Eric Zaragoza

Eric Zaragoza is known for Incoming (2018), Starian (2018) and The Last Scout (2017).

Dust Films


Q & A

If the world you created in your film became a reality, is that a world you would want to live in? Is there a Sci-Fi world you’d buy a one-way ticket to?

Absolutely! A place where you can explore planets freely with your friend is a world I’d want to live in. I would buy a one-way ticket to the Sci Fi World of Treasure Planet if I were to go into an animated world. Fifth Element would be my live action choice.

Name a Sci-Fi character you relate to on a spiritual level? Who is your Sci-Fi spirit animal/spirit alien?

Yautja across the board I relate to on a spiritual level. I respect the Predators for their adaptiveness, willingness to learn and they hold a code of honor, even among other species.

Friend or Foe: humanoid robots with advanced artificial intelligence? What if robots start making their own Sci-Fi films? Will you support them in their endeavors?

This is a complex question. But If I had to choose it would be Friend. I’d support robots making their own Sci Fi films, because I’d learn from them.

In 1996, Bugs Bunny recruited Michael Jordan and Bill Murray to form the greatest basketball squad of all-time, the Tune Squad; you’re Bugs, who’s on your Sci-Fi Tune Squad?

Lol. A Yautja, Xenomorph, Major (Ghost in the Shell), and Gamora.

You’ve gotta go through some bad ideas to get to the good ones. Tell us one of your bad ideas. How do you get past the bad ones to find your spark?

One of my bad ideas was a generic idea of an invisible infiltrator taking out the enemy in the wide open desert. That film will never see the light of day. How I get past the bad ones to find my spark is to tell stories based on my ideas out loud to an audience. When I’ve captivated them I know its a story worth the visuals, especially when they ask if they can see it. And boy do I have a lot of stories to tell.

Do you consider yourself part of a sci-fi community? Or when your brain is in the future and your body’s in the present, is that isolating?

I don’t think I am part of a sci fi community, yet. I figure, if my tales of sci fi are loud enough they’ll find me. It is very isolating when I think and tell others about the future. I feel like they are worried that I am not living in the present and spending too much time thinking about the future.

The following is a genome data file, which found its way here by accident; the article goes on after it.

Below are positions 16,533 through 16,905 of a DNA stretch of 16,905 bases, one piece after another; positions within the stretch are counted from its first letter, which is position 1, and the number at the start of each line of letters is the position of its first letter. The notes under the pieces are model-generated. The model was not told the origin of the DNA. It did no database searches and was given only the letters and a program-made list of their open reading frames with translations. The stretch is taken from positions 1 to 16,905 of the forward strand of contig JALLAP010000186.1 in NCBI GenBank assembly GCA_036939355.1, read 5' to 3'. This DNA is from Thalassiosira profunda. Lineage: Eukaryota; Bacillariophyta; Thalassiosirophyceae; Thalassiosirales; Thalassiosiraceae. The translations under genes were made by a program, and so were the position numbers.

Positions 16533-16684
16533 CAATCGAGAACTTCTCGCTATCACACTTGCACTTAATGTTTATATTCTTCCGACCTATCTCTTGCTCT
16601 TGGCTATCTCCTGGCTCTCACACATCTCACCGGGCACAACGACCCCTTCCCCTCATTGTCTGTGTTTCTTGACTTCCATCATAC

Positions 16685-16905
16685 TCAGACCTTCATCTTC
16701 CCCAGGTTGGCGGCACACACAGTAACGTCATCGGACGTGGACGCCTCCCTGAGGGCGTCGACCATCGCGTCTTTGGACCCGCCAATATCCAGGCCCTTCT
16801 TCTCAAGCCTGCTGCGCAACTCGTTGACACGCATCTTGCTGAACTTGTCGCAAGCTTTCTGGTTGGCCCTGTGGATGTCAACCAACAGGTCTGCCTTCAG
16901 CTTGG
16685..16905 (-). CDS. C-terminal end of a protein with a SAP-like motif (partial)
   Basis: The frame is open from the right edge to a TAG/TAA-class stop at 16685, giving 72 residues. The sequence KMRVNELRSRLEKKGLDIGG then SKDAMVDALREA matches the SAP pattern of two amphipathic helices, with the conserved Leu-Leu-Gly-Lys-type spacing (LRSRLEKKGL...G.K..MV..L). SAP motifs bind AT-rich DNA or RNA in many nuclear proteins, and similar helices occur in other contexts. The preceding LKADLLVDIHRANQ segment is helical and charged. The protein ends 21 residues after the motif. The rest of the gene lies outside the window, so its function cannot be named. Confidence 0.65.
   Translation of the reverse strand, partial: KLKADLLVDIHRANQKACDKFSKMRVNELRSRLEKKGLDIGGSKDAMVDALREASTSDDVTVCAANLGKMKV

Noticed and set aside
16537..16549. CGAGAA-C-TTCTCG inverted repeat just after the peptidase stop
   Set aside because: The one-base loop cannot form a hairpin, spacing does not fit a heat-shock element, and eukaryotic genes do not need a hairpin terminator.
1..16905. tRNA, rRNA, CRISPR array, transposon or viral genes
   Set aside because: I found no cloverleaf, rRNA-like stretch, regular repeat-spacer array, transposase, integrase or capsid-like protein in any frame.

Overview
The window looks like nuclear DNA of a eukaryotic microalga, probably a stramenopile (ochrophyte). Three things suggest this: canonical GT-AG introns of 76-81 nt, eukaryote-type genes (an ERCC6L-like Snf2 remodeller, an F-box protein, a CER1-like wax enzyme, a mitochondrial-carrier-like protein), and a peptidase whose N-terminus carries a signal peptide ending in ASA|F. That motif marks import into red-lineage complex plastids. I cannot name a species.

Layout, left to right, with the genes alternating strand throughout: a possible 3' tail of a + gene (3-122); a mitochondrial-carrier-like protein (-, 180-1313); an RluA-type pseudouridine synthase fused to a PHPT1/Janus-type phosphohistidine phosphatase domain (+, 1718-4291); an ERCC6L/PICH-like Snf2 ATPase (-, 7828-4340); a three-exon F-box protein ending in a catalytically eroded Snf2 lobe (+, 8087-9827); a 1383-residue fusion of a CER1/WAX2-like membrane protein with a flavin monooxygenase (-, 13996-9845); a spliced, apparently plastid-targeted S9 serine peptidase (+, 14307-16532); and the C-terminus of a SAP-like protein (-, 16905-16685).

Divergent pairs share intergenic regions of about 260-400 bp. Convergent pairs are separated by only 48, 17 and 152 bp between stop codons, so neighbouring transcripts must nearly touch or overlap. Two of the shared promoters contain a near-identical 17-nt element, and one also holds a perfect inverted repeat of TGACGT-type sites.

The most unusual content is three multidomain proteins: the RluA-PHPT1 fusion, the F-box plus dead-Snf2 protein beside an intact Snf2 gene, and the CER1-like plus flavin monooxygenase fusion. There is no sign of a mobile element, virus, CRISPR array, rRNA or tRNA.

Do you consider yourself more of an analog or digital person? What kind of balance do strike between the two? Is there a disconnect between the technology you make films about and the technology that you make films with?

I consider myself an analog and digital person. It is whatever suits the moment. The balance is simple, sometimes the situation requires a physical approach like practical effects and sometimes to a digital effect because we’ve yet to figure a safe/inexpensive way to the situation. I don’t think there is a disconnect but an encouragement. Pushing our current tech to the limits is what pushes, encourage and leads to our future tech. I always ask myself “here is my current tech, how do I push it to its limit, how does it lead us to the future?”

When you’re creating the props and sets that make a new world, where do you look for inspiration? How do you create objects that are relatable but unfamiliar?

I love pinterest, instagram, DeviantArt and architectural books. They’re are so many visual content out there is pleasantly overwhelming. When I create objects from the future, I think of its purpose. Then I think of the closest object to what we currently have and take out all of its inefficiencies or clunkiness to create the physical future object.

Lightning round: Star Wars or Star Trek? Philip K. Dick or William S. Burroughs? Practical or CGI? Dystopia or Utopia? Post Apocalypse or Pre Apocalypse?

Star Wars. Philip K. Dick. Practical. Utopia. Post Apocalypse.